For the most part, the 9 to 5 of the average American is rarely from 9 to 5. For plenty of professions, from the food service industry to the medical field, irregular hours are common and simply expected. Adjusting your internal clock takes some time and can lead to quite a few sluggish days along the way. But the effect on your body goes beyond the bags under your eyes, according to Science Daily. (Did you know that losing sleep can put you at risk for this condition?)
A newly published paper in Obesity Reviews highlights the health risks inherently tied to working the night shift on a regular basis. In the meta-analysis, data was pulled from 28 published studies which analyzed the health of this very specific segment of the workforce.
Permanent night shift workers are 29 percent more likely to become obese or overweight, and 35 percent more likely to develop abdominal obesity (belly fat). It’s estimated that 20 percent of the world is employed through some sort of shift work, according to Science Daily. It’s stated in the study that this is due to the disruption of the body’s natural cycles. (These are 12 other things that mess with your metabolism.)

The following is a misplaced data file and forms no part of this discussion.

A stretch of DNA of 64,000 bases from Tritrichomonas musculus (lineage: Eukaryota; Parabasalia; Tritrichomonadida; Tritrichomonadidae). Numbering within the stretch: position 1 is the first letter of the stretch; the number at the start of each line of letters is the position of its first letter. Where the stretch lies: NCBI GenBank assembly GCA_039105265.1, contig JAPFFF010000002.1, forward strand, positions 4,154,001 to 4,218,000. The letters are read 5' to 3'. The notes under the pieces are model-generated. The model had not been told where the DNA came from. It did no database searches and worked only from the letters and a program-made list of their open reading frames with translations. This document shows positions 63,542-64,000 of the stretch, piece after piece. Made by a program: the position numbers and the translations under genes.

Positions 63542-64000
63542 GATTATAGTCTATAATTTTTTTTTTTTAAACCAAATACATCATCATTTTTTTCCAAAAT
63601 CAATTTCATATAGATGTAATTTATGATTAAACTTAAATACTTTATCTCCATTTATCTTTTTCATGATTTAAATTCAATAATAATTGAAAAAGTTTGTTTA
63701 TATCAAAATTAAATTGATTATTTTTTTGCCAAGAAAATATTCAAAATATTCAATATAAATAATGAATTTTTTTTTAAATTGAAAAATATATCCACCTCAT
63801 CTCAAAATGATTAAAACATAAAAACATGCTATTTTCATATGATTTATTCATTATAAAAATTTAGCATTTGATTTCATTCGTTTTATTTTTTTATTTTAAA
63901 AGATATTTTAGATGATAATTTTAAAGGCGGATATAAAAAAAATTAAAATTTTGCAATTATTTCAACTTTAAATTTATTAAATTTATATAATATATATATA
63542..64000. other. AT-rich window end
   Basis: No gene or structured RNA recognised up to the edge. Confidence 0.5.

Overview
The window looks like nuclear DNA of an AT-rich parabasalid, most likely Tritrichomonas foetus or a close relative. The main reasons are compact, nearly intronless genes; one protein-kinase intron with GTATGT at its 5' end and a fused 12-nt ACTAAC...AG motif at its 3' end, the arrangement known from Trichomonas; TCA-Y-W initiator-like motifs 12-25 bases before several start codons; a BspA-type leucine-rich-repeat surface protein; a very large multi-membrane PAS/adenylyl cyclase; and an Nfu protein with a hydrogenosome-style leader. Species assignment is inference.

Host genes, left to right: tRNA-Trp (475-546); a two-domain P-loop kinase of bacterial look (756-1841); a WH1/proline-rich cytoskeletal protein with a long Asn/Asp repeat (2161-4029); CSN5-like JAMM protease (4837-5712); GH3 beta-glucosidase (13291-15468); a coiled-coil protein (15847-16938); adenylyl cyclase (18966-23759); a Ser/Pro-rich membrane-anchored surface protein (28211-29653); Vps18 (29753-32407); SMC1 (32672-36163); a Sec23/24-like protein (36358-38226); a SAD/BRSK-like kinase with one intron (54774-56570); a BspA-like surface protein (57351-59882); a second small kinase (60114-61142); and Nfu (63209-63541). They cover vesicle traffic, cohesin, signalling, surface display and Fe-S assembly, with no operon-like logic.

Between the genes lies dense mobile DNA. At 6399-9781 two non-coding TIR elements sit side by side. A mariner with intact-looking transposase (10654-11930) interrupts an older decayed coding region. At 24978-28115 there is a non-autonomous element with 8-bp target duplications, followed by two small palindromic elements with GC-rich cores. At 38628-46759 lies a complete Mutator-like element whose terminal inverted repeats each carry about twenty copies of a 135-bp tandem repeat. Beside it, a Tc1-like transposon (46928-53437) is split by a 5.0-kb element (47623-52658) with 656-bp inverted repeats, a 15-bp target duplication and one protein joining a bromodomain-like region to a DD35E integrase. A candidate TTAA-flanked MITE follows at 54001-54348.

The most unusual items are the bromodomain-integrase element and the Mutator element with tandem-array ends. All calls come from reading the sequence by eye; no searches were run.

“Melatonin plays a key role in synchronizing central and peripheral circadian rhythms and regulates the secretion of hormones such as cortisol, insulin, and leptin, such misalignments may lead to a disturbance of body homeostasis and produce abnormal metabolic profiles….[which can lead to] adverse health effects such as metabolism abnormalities that include obesity.”
The body’s circadian rhythm is essentially its internal clock, which habitually regulates when the body should feel attentive and wake up and when it should slow down and start to prepare for bed. Evolution has preconditioned humans to associate natural light with being awake and darkness with going to sleep, and this response is thrown out of whack by regular nighttime work.
[Source: Science Daily]